In his recent article, 'Against the Cult of Apple,' writer and digital rights advocate Cory Doctorow laid out a case for Apple's inclusion on 'The Evil List,' Slate's list of the 30 worst companies in tech. In the piece, Doctorow details Apple's history of fighting 'right to repair' legislation, its locking down of the iOS app ecosystem, its, to put it generously, muddled history with China, and more. These are all excellent points (though I do have a number of issues with how Doctorow chooses to characterize some of them).
But his overall point is a sound one: Apple is not your friend. This is true. But it seems that Doctorow thinks that Apple is getting a pass that other companies don't because it has its customers enthralled, cult-like, at the altar of the latest shiny iPhone. From 'Against the Cult of Apple':
This overall exemption from scrutiny—Slate's Evil List, in which the company ranks at No. 6, counts as the rare corrective to the conventional wisdom—is nothing new. Apple's unironic "Cult of Mac" has long been an off-the-balance-sheet major asset for the company, which has managed the seemingly impossible trick of getting its customers to feel like an oppressed minority over their decision to spend money on products made by one of the most profitable companies on Earth.
Honestly ... it's been a little bit since I've heard that one. A cult, I mean. Apple's sold well over a billion iPhones, so I'd argue it's more like a religion, but I get the point. The idea that Apple inspires unswerving loyalty in its customers has only ever been true for a small, if vocal, contingent of customers. Ditto for those who think they're some kind of 'oppressed minority.' Millions of people buy new Apple products every year, from iPhones to MacBooks and, at least from everything I've witnessed, they're not doing it because it makes them feel like they're in a special club or because they're distracted by a shiny object. They're doing it for a much simpler reason: they think Apple products are good.
Apple may have stumbled in recent years when it comes to the quality of some of its software releases, but for so many people, Apple products still 'just work.' What's more, these products are familiar: an iPhone is an iPhone is an iPhone. Whatever new bells and whistles they have, every new iPhone basically behaves the same as an old one, just faster and with a few more tricks. This can't always be said for each new Android device or Windows laptop. There's a certain consistency to Apple's products that people find comforting. And while people still experience problems with their iPhones or MacBooks, for many, a few pain points are worth it for the overall quality of the experience.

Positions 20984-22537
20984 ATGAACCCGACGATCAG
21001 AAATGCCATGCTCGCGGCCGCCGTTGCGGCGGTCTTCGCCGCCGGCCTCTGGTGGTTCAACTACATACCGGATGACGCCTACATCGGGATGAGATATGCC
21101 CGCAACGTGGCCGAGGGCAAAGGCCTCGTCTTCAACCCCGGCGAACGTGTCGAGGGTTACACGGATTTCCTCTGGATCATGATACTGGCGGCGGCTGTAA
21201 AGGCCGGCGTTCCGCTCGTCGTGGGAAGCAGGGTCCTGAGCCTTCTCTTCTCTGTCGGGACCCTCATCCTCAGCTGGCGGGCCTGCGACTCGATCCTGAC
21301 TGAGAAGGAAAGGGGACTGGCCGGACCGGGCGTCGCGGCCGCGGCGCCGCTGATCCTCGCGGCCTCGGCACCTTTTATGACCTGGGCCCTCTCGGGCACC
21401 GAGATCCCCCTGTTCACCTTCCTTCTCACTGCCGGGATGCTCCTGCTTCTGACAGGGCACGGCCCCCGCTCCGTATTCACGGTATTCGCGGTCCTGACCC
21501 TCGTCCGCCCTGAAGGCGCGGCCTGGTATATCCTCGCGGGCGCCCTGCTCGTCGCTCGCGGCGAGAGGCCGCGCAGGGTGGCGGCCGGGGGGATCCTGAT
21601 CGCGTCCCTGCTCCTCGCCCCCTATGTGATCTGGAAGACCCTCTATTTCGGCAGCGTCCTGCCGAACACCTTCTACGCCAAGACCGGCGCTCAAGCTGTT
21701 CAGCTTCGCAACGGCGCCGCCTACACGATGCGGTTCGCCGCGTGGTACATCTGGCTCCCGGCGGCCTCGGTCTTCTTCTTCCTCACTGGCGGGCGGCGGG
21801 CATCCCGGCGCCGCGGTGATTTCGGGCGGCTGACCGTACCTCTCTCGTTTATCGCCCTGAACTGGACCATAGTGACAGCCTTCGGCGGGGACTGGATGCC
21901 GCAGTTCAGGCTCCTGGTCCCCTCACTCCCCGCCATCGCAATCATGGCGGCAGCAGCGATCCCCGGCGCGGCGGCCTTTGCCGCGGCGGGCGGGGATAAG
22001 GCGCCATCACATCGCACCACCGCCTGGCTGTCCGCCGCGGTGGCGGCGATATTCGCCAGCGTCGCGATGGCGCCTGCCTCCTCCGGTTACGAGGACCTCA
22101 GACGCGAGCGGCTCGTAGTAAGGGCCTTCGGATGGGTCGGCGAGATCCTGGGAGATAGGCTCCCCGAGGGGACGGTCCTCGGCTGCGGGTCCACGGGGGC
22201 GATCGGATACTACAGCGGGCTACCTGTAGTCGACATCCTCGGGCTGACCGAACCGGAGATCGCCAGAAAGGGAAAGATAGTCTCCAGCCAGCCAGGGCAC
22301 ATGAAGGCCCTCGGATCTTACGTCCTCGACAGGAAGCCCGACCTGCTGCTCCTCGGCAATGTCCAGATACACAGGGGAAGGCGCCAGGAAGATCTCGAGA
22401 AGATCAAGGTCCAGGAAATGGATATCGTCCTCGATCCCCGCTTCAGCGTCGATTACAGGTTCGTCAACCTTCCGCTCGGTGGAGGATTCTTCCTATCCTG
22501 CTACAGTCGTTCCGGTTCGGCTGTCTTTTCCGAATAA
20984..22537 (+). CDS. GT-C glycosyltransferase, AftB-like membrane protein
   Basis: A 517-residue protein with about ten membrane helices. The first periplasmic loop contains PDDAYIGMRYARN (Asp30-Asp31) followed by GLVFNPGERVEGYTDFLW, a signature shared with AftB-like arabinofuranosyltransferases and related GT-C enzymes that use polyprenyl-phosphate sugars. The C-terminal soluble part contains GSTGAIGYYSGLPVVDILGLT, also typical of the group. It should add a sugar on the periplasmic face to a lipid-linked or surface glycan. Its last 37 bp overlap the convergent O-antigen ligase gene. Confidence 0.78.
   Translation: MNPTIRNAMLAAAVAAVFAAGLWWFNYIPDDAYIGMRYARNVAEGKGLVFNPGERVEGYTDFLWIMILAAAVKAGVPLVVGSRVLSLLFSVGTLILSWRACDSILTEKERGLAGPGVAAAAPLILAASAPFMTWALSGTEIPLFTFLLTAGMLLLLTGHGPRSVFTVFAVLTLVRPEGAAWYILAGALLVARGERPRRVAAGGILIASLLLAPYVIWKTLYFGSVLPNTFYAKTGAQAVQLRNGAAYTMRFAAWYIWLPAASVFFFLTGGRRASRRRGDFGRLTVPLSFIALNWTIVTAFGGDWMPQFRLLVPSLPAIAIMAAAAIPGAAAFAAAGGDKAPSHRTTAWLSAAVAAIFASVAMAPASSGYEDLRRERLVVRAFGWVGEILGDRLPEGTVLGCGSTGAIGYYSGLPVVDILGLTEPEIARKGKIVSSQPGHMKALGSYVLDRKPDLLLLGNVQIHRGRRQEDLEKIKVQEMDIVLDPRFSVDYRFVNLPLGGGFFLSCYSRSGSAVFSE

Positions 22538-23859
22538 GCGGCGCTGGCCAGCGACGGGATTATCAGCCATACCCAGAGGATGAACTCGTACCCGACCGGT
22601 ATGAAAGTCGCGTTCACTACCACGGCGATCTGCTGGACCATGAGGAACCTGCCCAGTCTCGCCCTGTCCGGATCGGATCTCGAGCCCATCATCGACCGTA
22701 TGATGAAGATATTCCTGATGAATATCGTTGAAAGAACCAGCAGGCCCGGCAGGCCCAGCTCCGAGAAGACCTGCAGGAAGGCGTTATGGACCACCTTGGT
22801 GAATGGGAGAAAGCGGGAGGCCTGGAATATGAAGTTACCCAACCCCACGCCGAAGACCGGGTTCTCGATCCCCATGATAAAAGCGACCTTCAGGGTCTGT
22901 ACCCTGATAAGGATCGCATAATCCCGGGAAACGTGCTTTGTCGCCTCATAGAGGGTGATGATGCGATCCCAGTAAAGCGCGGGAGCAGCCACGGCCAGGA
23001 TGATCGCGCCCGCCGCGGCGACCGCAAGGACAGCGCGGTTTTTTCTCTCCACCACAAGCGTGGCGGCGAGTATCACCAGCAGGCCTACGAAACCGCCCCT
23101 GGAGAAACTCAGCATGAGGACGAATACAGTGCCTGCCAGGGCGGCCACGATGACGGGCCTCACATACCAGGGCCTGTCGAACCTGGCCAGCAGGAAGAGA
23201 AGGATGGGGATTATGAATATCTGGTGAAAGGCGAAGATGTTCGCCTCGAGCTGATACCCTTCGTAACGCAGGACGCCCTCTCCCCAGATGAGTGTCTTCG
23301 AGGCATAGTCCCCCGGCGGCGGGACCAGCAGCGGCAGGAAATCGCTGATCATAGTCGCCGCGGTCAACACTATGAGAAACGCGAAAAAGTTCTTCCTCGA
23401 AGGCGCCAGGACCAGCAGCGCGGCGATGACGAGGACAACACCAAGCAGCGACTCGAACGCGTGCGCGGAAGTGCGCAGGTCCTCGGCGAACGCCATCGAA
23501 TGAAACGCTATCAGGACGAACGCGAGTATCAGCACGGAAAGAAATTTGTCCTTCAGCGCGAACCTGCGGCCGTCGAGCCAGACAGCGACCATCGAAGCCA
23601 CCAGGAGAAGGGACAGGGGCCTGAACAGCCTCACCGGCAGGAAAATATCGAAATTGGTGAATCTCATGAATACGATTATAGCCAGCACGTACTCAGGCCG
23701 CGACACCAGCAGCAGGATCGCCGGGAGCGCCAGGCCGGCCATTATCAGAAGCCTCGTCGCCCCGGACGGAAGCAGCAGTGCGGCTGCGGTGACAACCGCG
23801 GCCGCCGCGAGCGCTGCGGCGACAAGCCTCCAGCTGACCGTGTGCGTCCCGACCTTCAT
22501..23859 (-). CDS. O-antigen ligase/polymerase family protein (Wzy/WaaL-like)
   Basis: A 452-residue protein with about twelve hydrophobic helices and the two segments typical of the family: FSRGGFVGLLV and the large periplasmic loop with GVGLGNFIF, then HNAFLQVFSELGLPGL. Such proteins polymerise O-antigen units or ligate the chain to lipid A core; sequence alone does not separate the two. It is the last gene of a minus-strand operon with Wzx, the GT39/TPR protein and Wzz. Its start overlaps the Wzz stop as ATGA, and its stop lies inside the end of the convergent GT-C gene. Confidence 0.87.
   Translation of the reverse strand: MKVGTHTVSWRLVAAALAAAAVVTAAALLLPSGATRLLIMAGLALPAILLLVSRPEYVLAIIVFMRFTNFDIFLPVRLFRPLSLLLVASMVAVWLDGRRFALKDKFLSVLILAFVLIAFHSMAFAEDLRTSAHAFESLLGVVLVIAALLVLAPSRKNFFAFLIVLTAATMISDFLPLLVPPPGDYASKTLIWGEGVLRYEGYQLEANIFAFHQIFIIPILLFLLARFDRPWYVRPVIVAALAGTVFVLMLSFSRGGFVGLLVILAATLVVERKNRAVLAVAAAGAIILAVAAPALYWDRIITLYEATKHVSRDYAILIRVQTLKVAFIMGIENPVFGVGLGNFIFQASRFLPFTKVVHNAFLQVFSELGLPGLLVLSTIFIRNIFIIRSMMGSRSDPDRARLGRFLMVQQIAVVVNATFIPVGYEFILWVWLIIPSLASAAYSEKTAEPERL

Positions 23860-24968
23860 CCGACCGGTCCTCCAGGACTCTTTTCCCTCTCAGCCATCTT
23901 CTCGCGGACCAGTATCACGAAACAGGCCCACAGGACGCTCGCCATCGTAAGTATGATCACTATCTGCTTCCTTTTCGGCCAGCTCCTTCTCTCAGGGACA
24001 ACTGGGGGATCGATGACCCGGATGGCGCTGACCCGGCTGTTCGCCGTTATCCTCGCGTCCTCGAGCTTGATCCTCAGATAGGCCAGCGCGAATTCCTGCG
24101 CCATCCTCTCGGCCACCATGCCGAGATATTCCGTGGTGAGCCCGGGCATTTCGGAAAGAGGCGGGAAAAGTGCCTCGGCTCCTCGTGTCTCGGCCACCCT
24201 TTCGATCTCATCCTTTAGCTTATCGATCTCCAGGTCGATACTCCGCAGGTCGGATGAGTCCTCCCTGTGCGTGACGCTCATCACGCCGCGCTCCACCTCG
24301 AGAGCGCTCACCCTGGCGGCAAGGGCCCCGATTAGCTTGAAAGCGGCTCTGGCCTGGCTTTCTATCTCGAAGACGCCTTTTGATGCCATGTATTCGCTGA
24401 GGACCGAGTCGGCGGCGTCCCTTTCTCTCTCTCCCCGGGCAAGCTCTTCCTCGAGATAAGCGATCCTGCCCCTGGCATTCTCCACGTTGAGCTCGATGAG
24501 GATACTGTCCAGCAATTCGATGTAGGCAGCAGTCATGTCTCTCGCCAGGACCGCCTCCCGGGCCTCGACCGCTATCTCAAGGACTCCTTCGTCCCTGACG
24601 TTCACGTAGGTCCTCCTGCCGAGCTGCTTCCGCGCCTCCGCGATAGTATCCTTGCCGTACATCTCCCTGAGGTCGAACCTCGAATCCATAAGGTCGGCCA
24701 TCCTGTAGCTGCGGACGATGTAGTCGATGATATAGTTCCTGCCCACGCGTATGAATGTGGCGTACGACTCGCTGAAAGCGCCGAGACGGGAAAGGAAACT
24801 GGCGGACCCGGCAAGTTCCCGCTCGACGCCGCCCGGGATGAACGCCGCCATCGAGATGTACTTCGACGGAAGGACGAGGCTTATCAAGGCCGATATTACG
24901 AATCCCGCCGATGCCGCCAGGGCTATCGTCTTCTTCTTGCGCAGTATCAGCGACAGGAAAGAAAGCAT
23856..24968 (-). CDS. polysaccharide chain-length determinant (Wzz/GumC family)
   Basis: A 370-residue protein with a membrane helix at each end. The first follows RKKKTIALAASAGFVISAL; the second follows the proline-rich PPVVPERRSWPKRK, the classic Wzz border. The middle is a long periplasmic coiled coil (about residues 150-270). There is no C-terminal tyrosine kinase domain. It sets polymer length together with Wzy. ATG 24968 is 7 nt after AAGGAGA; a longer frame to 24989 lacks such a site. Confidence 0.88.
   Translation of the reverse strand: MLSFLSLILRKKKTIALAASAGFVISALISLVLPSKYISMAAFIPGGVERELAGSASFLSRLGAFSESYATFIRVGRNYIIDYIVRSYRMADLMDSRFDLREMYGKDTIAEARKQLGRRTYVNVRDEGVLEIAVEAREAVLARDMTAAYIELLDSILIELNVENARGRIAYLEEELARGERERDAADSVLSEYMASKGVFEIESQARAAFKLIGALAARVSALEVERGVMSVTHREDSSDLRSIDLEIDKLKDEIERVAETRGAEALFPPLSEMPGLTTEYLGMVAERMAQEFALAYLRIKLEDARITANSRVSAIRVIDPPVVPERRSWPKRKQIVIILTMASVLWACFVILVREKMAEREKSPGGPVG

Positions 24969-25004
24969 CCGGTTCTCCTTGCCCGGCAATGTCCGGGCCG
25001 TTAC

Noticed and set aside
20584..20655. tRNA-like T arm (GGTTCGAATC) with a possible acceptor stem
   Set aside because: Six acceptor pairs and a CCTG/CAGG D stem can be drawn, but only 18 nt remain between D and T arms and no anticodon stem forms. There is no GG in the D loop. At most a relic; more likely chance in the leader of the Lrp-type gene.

It's certainly fair to criticize Apple. Billion-plus-dollar companies need no defense from me or anyone else. But to paint its customers as befuddled cultists is, and always has been, a lazy argument that does no one any good. It is, in fact, a way of writing people off, which also allows you to absolve them of responsibility for the choices they make.
And if you, like Doctorow (and me, frankly), have problems with, for instance, Apple's stance on right to repair, or its relationship with China, or the closed nature of the iOS software ecosystem, then you have to look at its customers, too. Because Apple's behavior is its own responsibility, yes, but it's also ours, the customers who enable Apple to make these choices.
A company is always going to act in its own interests and those of its shareholders — that's what companies do. That doesn't excuse bad behavior, but it should give you an idea of what to expect. So if we want Apple (or any company, really) to change for the better, we have to make it clear, as customers, that it's in the best interests of the company to change for the better.
It's probably easier to do with Apple than a lot of other companies. Apple is still one of the few major tech firms to publish supplier responsibility reports, detailing worker conditions and environmental impact of its own supply chain, as well as, readily-available environmental impact reports. As an entity, the company thinks long term, and it's already determined that enforcing higher standards from suppliers and cleaner energy usage are in its best interest, something other large companies still struggle with. So if it can be convinced that a tougher stance on China, or more open software or hardware ecosystems are to its advantage in the long run, then there's a chance that we'll see those things happen.
Choosing a brand to support, including Apple, sometimes feels like trying to make the best bad choice. From data harvesting, to toxic company cultures, to exploitative supply chains; it can all feel like a real mess that you can't do anything about. But applying enough pressure — real pressure — whether it's a full-blown boycott or getting legislation passed, may have an impact in making Apple, and companies like it, better actors for everyone everywhere.
So, instead of calling Apple fans "cultists" with blind loyalty and being dismissive of millions (billions, even) of people, maybe it's time to take a look at how we can pressure the "Evil List" of companies, Apple et. al, into doing the right thing by making them see that it's in their best interest to listen to what we have to say.
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